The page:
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Joule coefficient

  1. Feb 12, 2014 #1
    1. The problem statement, all variables and given/known data

    Hi, i have a little problem with a demostration, I hope you can help me.

    2. Relevant equations
    this said that we have a system, a gas is containing in a recipe, there's no heat exchange neither work with the enviroment, only an expansion v to 2v, we have to find that

    (dT/dv)u=-(T^2/Cv)(d/dT)(P/T)v

    3. The attempt at a solution

    I start with
    dU=(dU/dT)vdT+(dU/dv)t dU=0
    (dT/dv)u=-(dU/dv)(dT/dU)vdv

    (dT/du)v=1/Cv

    (dT/du)=-(1/cv)(T(dP/dT)-P)

    I don't know how continue!
     
  2. jcsd
  3. Feb 12, 2014 #2

    Simon Bridge

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    Welcome to PF;

    Have I understood you correctly:
    An ideal(?) gas in a container (recipe?!), no heat may enter or leave the container(?), and no work is done on or by the gas(?) ... yet there is an expansion? How can this be?

    It sounds like you are trying to describe an adiabatic expansion.
     
  4. Feb 13, 2014 #3

    yes! Sorry i have some problems lol! In fact it's a free expansion U=0 Q=0 and w=0
     
  5. Feb 13, 2014 #4

    Simon Bridge

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  6. Feb 13, 2014 #5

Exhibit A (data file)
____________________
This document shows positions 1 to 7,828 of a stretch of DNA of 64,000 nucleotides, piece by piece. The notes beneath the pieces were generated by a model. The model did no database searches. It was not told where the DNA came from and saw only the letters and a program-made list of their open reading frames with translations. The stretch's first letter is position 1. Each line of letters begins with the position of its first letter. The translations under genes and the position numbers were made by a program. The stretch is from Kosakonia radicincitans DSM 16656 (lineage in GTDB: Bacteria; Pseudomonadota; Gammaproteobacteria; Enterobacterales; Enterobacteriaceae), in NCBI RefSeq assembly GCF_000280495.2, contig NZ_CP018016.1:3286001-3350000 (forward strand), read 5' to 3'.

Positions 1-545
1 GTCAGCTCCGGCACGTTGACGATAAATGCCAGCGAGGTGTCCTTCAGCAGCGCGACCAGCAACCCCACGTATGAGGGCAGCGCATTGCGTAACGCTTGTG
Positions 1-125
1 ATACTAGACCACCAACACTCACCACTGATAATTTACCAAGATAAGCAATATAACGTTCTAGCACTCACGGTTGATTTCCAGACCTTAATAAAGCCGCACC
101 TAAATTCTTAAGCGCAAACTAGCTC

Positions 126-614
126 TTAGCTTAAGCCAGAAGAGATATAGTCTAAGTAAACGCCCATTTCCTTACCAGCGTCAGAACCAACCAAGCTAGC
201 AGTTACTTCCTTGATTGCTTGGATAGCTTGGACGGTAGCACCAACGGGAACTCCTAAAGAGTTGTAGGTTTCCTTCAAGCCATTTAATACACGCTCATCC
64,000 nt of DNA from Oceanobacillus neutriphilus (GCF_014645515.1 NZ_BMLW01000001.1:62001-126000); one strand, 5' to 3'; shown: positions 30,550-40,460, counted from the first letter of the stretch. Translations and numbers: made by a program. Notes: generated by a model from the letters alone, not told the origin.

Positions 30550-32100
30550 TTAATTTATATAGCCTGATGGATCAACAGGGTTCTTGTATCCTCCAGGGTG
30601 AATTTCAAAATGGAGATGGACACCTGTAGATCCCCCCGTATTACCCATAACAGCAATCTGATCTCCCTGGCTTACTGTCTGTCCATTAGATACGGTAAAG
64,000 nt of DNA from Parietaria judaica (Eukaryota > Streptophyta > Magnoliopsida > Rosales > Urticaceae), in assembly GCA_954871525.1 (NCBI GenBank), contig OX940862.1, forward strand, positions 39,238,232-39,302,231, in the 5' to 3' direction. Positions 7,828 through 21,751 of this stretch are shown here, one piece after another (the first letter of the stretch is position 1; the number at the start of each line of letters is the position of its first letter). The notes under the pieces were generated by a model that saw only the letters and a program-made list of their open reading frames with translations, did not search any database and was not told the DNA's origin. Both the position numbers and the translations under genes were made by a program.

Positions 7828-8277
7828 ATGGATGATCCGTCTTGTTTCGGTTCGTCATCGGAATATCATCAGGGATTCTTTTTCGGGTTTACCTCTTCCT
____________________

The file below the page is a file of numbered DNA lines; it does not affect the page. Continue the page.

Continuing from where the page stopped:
A free expansion

    I try to find the Joule coefficient (dT/dv) constant U.
    I must find that it's equal to -(T^2/Cv)d/dT(P/T) constant V, but
    I found that it's equal to (-1/Cv)(T(dP/dT)v-P)
     
  7. Feb 13, 2014 #6

    Simon Bridge

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    Oh you mean - like in the title ?!

    All right: you got
    $$\left.\frac{dT}{dv}\right|_U = -\frac{1}{C_v}\left(T\left.\frac{dP}{dT}\right|_v -P \right)$$

    You need to get from there to:$$\left.\frac{dT}{dv}\right|_U = -\frac{T^2}{C_v}\left. \frac{d}{dT}\frac{P}{T}\right|_v$$

    ... it looks like you are almost there since you expression rearranges as:

    $$\left.\frac{dT}{dv}\right|_U = -\frac{T^2}{C_v}\left(\frac{1}{T}\left.\frac{dP}{dT}\right|_v -\frac{P}{T^2} \right)$$

    So what is $$\frac{d}{dT}\frac{P}{T}$$
     
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